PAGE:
Time to give Manning his due, as both a thrower and a leader

As Super Bowl XLII Media Day came to an end at the University of Phoenix Stadium it was the same old story about Eli Manning. It just seems so difficult for many people to let their guard down and just back him. Manning always seems to be on a roller coaster with the Giants fans. One day they love the guy and the next day all bets are off.

As I walk around Phoenix days before the Super Bowl, not much has changed about the perception of Manning by many, even though he brought his team to a Super Bowl in his fourth season in the league. Eli needs to be put into the proper perspective as he leads his team in one of the most difficult Super Bowl matchups in years. Take a look at what Manning has done in the first four years of his career in comparison with Phil Simms and Peyton Manning. Simms is one of the greatest Giants quarterbacks of all time, but in his first five years, he had 53 starts, 61 touchdowns, 61 interceptions and 171 sacks. Manning has 20 more touchdowns and 72 fewer sacks. Here's a look at Eli vs. Peyton over their first four years.

It is just so impressive to see Eli sitting at the Media Day podium and always presenting an image of a calm guy who puts the weight of his football team on his shoulders. You never hear about receivers who run the wrong routes or drop balls, or linemen who have a blocking breakdown. Manning operates with a "buck stops here" approach and it's time he is appreciated for what he is: A young emerging star who has made the playoffs three straight years and is one game away from the world championship.

Whether or not Manning and his Giants teammates win the game, No. 10 is a success and on his way to a wonderful career.

Who's the darkhorse?

How many times has a guy surprised all of us and come out of nowhere to be his team's Super Bowl hero despite getting little to no exposure during Super Bowl week? Media Day is a great time to speculate about who that "Unknown Soldier" might be. This Super Bowl has a few guys waiting in the wings to be the critical performer.

Here's a look at the role players who have the best chance to shock the football world with an off-the-charts performance. The MVP may still go to someone like Tom Brady, Randy Moss, Eli Manning or Plaxico Burress, but I like a few other players to emerge as a big reason their team wins the game. Here are some darkhorse candidates:

1. Kevin Boss, TE, Giants

Boss took over for the injured Jeremy Shockey late in the season and his performance has made a number of people at Media Day speculate about Shockey ever being part of the Giants again. Boss had a very impressive performance in the Week 17 loss to the Patriots, including three critical catches in the first half. Manning got flushed out of the pocket and Boss reacted by getting open on a crossing route for a 23-yard gain. Three pass plays later, Manning hit boss for a 7-yard completion. At the end of the first half, Boss caught a touchdown pass. Boss will get his chances as the Giants attack the Patriots' secondary -- especially at Rodney Harrison.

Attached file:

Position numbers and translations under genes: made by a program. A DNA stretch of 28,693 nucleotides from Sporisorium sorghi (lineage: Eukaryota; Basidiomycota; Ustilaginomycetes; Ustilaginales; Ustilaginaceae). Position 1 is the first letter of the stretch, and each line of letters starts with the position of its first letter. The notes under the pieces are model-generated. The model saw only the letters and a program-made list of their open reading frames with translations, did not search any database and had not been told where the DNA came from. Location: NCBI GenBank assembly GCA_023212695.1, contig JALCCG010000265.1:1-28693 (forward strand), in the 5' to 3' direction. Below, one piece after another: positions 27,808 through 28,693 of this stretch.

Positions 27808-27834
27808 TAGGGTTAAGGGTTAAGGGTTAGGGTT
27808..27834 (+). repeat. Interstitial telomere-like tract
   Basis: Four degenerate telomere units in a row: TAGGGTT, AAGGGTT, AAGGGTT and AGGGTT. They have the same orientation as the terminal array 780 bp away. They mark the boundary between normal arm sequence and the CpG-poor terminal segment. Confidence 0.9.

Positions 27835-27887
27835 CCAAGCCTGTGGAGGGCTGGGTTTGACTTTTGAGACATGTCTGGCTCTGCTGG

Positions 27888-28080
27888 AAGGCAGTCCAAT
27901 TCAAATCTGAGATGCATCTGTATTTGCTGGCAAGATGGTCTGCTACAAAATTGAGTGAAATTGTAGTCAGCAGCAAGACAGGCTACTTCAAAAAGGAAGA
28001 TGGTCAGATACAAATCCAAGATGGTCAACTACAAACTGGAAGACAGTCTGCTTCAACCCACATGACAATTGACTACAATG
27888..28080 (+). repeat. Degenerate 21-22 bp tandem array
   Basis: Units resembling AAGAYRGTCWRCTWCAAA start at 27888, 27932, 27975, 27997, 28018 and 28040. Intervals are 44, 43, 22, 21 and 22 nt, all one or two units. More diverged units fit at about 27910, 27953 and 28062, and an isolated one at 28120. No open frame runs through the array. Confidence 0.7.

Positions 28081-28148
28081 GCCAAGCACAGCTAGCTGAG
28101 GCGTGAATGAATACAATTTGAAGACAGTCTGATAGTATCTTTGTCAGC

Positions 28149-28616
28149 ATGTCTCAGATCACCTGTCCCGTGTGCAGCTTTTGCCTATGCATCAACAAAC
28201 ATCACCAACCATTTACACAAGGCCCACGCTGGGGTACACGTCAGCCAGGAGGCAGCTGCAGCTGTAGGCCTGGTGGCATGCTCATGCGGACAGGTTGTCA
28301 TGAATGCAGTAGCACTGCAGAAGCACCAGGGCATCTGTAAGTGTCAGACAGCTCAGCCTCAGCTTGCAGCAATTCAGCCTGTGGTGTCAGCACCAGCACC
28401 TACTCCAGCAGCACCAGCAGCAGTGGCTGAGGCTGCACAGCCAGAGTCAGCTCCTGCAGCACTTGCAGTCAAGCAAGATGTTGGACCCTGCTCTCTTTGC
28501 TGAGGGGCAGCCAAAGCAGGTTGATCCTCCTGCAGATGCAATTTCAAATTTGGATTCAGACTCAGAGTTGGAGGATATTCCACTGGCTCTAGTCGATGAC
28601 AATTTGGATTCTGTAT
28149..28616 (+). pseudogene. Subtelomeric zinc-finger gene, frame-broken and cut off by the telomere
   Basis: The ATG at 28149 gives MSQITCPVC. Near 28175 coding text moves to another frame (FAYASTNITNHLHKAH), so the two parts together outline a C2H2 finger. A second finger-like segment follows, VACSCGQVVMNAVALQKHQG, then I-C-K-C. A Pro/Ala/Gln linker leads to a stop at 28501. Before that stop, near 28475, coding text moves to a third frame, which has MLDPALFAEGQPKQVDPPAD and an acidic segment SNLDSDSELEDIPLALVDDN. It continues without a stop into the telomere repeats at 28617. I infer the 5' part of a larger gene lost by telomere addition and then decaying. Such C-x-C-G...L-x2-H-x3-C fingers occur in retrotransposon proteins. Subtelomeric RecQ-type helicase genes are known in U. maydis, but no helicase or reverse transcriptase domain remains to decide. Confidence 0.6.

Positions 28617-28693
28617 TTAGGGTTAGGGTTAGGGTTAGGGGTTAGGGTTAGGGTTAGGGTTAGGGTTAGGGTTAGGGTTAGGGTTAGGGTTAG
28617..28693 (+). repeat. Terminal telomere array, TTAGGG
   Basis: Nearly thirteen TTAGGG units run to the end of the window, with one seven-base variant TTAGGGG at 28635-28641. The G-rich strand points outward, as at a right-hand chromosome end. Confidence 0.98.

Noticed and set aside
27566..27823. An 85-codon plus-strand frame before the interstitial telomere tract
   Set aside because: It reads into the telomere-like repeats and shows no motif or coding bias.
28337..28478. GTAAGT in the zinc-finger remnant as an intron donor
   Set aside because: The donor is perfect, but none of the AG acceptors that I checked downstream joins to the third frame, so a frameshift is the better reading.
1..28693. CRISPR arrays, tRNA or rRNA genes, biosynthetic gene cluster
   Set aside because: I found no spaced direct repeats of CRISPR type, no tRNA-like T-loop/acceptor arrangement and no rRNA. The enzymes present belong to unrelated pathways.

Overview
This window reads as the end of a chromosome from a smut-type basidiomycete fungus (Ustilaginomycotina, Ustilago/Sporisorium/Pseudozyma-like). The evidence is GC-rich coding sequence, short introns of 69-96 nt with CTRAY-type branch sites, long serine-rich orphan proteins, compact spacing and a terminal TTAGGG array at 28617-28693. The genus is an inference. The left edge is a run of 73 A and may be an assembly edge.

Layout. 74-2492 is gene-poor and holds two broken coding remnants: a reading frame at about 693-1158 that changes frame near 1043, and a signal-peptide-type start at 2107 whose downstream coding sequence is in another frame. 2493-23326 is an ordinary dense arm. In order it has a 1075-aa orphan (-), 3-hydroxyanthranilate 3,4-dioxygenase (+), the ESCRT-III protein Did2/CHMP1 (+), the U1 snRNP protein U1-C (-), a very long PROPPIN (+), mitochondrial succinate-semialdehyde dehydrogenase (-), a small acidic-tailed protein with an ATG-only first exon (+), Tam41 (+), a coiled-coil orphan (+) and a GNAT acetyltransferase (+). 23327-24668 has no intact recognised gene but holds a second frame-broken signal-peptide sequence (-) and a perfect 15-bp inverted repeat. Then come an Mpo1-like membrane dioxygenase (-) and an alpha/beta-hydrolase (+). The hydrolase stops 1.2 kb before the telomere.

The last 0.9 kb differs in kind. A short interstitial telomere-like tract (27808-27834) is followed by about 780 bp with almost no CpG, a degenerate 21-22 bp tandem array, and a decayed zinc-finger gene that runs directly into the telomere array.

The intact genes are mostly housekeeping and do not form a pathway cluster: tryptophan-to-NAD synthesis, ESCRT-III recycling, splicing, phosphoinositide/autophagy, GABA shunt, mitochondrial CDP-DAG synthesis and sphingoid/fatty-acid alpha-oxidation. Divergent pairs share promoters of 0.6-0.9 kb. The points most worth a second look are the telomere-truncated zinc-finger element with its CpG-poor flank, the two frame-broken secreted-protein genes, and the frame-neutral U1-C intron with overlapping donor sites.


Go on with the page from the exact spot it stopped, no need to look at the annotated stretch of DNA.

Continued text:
2. Ben Watson, TE, Patriots

I sat down with Watson at Media Day and we discussed what coverages look like when teams roll coverage to Randy Moss. He didn't want to give the game plan away and I wouldn't insult him by asking what they are practicing, but the game tapes of the San Diego and Jacksonville games in the playoffs indicate Big Ben could see some linebacker coverage. If Brady sees that type of coverage, Watson could have a very big day. I would not be surprised to see him have multiple touchdowns in this game.

3. Ahmad Bradshaw, RB, Giants

To beat the Patriots defense, Bradshaw's style may be an important component. Bradshaw did not play in the first game against New England, but he has the best chance on the draw play to beat Vince Wilfork inside and he has the speed to get the outside running game going. I don't think New York will wait to the second half to get Bradshaw involved in this game. It's possible Bradshaw will finish up the game with 20 touches and close to 100 yards of offense.

4. Ty Warren, DE, Patriots

Take a look at the Patriots defense over the past three games; Warren is the most productive defensive lineman no one talks about. I talked with Warren at Media Day and he pointed out how many defensive packages Belichick expects his players to be ready to execute. Look for Warren to have a very good game getting after Manning and slowing down Brandon Jacobs in the running game.

5. Kevin Faulk, RB, Patriots

I talked with Faulk about what makes his option routes package out of the backfield so difficult to defend. He has seen all the coverage options a team can have to restrict his production. I would be surprised if the Giants come up with a plan Faulk hasn't already seen before. Look for him to play a very important role on the third-down situations. Faulk struck me as a guy very relaxed and ready to go.

6. Aaron Ross, CB, Giants

Ross and I got into a good discussion about his very important job of defending Wes Welker. It may be the most important assignment in the game. Deion Sanders and I talked about the game and he kept referring to Welker as the guy who was the difference-maker. Welker always has an option route and it makes it close to impossible to shut Welker down in a game. Ross has to make a few plays on the ball, hopefully grab an interception and keep Welker out of the end zone. It's a tough assignment but if he gets it done he will be a star of the game.

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